Special on managing your finances: speak openly with your partner about financial matters – and teach your children the value of a dollar, advises organizational and media consultant, Dr. Joti Samra

(by Rattan Mall, The Asian Journal)

 

South Asian husbands and wives need to talk openly about their finances with each other, advises clinical psychologist Dr. Joti Samra, who is past president of the BC Psychological Association.

 

Samra told Asian Journal: “Finances and sex are the two most common areas of conflict between partners and there’s a lot of shame and stigma around speaking about finances.

 

“Often people have a lot of difficulty even being able to speak very openly with their partner about money issues. I have a private practice and I see couples that may be together for five, 10, 15 or 20 years who can’t sit down and have effective, calm discussions about finances.”

 

Samra is co-hosting a brand new series – Million Dollar Neighbourhood – on Corus Entertainment’s OWN: Oprah Winfrey Network (Canada) which premieres this Sunday, January 22 at 5 p.m. PT (and re-airs at 8 p.m. PT) about an unprecedented social experiment set in Aldergrove, B.C., in which 100 families have only 10 weeks to raise their collective net worth by $1 million.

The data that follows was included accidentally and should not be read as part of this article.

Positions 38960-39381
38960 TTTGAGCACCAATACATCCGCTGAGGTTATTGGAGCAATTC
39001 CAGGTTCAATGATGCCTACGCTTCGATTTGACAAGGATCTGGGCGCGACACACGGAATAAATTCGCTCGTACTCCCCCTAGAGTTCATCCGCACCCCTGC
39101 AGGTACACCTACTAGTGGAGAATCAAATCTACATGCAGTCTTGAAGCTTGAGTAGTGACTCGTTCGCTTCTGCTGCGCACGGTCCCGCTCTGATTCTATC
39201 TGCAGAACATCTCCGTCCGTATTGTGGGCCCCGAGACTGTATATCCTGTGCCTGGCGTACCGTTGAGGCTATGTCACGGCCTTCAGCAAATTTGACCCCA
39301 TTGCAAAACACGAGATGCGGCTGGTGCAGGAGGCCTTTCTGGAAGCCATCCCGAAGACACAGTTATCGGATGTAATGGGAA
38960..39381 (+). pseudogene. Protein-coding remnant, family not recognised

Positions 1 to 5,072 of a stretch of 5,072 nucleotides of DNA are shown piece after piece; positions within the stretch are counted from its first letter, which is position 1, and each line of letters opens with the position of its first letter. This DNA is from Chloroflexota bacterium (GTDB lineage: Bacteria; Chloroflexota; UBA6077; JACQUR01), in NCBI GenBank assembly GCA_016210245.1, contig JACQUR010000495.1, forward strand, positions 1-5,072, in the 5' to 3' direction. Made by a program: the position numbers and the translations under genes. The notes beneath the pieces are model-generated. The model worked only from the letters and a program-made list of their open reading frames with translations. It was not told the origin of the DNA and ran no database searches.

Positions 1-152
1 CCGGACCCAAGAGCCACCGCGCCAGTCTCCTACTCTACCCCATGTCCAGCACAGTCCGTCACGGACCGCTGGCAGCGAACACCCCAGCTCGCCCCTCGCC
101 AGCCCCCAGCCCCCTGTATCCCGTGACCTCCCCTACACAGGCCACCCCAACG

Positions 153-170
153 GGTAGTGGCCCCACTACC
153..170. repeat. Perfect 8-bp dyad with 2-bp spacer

She told me: “Finances are an important topic that couples should be speaking about no matter what,” adding that it didn’t matter even if a wife was a homemaker.

 

Samra noted: “I often get that from women. They’ll say ‘well, he’s in charge of that, he brings home the money, I am at home.’ So they feel they don’t have a right to be able to ask these questions.

 

“But what I’ll say to couples is you need to have some level of discussion and I think it’s actually really important for a family unit to have both partners involved in important decisions about finances.”

 

Samra said: “When there are financial issues that are unresolved, they can impact our psychological health as well as our physical health.

 

“Because this can affect so many different parts of our life – our happiness level, the quality of our relationship with our partner – it often is a source of a lot of conflict between couples.”